Structure-function relationships in the metallo-beta-lactamase of Bacillus cereus 5/B/6
Hilliard, Newton P,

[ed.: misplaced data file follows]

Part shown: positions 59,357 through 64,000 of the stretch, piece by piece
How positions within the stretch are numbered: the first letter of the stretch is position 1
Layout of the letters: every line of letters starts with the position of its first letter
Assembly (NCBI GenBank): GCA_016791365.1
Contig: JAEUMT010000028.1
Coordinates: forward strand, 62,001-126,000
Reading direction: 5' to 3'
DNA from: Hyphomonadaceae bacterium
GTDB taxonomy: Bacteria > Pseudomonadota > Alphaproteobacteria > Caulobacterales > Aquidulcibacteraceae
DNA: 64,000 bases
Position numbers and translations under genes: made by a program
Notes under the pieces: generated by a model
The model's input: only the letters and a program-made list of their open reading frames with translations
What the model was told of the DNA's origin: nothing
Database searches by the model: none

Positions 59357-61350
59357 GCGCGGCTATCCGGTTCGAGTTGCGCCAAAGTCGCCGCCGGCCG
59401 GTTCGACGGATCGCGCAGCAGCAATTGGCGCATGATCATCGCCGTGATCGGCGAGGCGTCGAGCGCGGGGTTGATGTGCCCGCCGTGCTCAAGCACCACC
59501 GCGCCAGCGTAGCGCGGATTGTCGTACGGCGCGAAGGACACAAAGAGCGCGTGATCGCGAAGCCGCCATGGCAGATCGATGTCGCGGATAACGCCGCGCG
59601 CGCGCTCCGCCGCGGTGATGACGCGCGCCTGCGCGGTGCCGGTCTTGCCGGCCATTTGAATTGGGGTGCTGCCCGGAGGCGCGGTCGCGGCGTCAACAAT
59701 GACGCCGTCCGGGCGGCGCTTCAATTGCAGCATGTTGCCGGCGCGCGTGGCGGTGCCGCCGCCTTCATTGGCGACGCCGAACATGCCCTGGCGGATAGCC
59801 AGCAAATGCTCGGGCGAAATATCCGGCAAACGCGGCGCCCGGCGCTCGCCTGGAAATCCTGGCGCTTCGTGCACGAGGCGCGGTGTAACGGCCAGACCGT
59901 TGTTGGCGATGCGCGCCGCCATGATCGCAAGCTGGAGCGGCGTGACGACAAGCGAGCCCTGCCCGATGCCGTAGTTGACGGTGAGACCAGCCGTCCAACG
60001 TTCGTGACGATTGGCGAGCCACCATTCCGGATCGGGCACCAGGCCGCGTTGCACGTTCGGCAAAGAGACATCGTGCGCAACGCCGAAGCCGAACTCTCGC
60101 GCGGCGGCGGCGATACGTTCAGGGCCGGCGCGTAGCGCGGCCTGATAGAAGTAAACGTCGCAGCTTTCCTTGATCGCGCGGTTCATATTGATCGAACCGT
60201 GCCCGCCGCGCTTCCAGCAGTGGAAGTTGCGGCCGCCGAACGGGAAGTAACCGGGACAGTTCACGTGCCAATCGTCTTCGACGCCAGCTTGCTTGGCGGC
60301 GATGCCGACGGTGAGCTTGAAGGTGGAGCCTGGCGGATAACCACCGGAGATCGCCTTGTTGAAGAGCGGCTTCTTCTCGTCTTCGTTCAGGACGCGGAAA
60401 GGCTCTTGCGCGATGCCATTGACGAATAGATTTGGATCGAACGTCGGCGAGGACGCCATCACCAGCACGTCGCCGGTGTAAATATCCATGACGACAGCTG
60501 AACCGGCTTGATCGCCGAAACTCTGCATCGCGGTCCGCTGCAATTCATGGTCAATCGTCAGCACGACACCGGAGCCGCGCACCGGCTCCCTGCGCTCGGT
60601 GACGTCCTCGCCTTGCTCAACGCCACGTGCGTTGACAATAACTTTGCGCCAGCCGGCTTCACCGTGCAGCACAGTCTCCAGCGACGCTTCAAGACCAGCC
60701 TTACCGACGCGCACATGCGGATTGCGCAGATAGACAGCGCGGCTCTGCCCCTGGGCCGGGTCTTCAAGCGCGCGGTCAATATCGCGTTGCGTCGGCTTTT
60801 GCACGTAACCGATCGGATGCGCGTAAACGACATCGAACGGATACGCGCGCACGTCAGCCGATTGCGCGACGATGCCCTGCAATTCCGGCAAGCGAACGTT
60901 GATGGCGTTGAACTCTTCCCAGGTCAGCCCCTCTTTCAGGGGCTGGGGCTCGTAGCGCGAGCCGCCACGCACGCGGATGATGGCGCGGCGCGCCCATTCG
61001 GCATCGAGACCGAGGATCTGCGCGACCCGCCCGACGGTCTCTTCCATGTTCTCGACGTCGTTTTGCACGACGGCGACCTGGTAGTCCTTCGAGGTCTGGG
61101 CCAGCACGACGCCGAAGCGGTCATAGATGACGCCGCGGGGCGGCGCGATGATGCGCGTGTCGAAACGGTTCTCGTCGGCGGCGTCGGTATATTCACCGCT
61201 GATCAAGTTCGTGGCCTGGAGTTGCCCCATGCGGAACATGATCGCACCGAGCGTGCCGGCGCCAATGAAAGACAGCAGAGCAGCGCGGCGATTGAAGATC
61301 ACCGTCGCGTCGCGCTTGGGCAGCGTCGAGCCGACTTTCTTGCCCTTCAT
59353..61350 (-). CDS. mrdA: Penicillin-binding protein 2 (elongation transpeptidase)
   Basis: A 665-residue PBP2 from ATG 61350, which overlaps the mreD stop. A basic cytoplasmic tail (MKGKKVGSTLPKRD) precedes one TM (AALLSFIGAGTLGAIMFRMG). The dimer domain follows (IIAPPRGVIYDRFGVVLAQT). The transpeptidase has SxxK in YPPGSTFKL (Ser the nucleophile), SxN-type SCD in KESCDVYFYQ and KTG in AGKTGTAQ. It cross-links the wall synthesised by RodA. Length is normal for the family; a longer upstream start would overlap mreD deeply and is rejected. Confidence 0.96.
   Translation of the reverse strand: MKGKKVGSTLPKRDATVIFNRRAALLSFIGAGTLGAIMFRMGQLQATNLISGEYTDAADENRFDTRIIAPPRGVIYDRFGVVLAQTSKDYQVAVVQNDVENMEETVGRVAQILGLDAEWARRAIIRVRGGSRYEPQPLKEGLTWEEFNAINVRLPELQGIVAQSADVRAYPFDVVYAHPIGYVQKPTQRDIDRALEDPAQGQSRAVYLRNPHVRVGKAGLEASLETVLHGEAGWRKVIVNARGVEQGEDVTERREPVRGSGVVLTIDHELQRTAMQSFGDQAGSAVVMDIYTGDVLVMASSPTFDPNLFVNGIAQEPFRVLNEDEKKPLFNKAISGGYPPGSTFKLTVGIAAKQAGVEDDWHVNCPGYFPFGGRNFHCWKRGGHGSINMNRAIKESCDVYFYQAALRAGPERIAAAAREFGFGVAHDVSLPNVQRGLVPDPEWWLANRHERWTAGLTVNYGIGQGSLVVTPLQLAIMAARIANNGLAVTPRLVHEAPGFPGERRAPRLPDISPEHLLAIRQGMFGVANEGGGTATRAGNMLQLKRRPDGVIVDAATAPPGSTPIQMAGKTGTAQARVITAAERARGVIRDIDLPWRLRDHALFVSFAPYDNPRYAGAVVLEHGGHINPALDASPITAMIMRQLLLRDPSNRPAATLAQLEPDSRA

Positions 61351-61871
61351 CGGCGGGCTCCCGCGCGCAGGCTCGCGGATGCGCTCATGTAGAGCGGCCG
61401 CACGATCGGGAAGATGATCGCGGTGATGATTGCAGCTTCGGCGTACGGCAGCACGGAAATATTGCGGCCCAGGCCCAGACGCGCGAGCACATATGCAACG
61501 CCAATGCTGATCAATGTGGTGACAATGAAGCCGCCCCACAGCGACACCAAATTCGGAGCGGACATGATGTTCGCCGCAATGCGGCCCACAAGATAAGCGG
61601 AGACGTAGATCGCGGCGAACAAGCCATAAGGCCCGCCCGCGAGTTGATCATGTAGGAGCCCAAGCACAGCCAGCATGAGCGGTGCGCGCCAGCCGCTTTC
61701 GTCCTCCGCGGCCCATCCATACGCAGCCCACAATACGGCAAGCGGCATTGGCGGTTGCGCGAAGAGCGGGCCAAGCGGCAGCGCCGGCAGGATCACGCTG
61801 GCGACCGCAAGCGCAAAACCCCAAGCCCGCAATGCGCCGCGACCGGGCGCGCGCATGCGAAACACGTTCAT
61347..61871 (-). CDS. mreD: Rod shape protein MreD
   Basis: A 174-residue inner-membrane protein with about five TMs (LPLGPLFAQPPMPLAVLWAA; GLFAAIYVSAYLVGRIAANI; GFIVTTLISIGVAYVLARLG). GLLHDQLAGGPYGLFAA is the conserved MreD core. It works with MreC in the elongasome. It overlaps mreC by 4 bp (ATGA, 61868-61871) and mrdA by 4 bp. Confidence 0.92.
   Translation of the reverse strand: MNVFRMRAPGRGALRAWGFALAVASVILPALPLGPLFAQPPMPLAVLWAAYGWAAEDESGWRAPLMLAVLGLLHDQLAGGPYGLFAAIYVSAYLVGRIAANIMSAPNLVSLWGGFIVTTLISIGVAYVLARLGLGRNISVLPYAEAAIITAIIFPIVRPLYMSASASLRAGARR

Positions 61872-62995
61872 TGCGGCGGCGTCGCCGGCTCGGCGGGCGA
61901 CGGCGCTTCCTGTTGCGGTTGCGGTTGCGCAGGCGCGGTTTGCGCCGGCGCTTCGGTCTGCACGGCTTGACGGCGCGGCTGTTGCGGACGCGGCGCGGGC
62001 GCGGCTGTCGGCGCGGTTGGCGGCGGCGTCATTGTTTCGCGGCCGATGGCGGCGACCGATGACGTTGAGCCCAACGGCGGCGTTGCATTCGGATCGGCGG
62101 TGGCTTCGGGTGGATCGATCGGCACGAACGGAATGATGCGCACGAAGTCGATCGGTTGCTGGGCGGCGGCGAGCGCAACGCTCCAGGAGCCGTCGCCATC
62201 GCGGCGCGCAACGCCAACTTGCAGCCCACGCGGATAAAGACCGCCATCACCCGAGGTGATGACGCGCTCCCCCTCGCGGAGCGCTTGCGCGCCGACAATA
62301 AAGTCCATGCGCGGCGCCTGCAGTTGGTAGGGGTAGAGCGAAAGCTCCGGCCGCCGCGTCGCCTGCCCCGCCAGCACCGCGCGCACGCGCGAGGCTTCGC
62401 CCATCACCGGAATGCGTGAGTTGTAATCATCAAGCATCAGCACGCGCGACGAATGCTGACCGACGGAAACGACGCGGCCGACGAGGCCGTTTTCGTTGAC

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The major route by which pathogenic bacteria become resistant to the chemotherapeutic action of ^lactam antibiotics is through the acquisition of a gene coding for the production of enzymes called p-lactamases (P-lactamhydrolase, E.C. 126.96.36.199) (Livermore, 1991). These enzymes catalyze the hydrolytic inactivation of this type of antibiotic, thereby rendering them ineffective as antimicrobial agents (Figure 1; Livermore, 1991). A wide variety of microorganisms produce these enzymes with gram-positive bacteria producing them at highest concentrations (Citri, 1970). The p-lactamases produced by these microorganisms are divided into three classes (A, B and C) based on their physicochemical properties (Ambler, 1980; Jaurin and Gundstrom, 1981). Class A and C enzymes resemble serine proteases in their use of a catalytic serine residue and the formation of an acyl-enzyme intermediate during substrate turnover (Rahil and Pratt, 1991; Fisher et aL, 1980). Class B enzymes on the other hand are characterized by their absolute requirement for a divalent transition metal ion for catalysis (Ambler, 1980; Jaurin and Gundstrom, 1981). The native enzyme is isolated containing a catalytic zinc atom. The serine active site enzymes are sensitive to those agents which covalently modify serine residues and several inhibitors have been designed for these enzymes which make use of this and/or their catalytic mechanism (Rahil and Pratt, 1991; Gledhill et aL, 1991). The addition of clavulanic acid to the currently available p-lactam antibiotics has extended their usefulness against resistant bacterial strains (Wainwright, 1990). The metalloenzymes however have no known specific inhibitors (although a single report in the literature by Bush et aL claims inhibition of all major structural classes of the P-lactam hydrolyzing enzymes by tazobactam; the data that is contained therein show no significant level of inhibition of the class B enzymes tested (Bush et aL, 1993), other than those agents which will sequester the metal ion from the peptide or denature the peptide. The latter reagents do not offer the specificity which would be required in a pharmaceutically relevant preparation.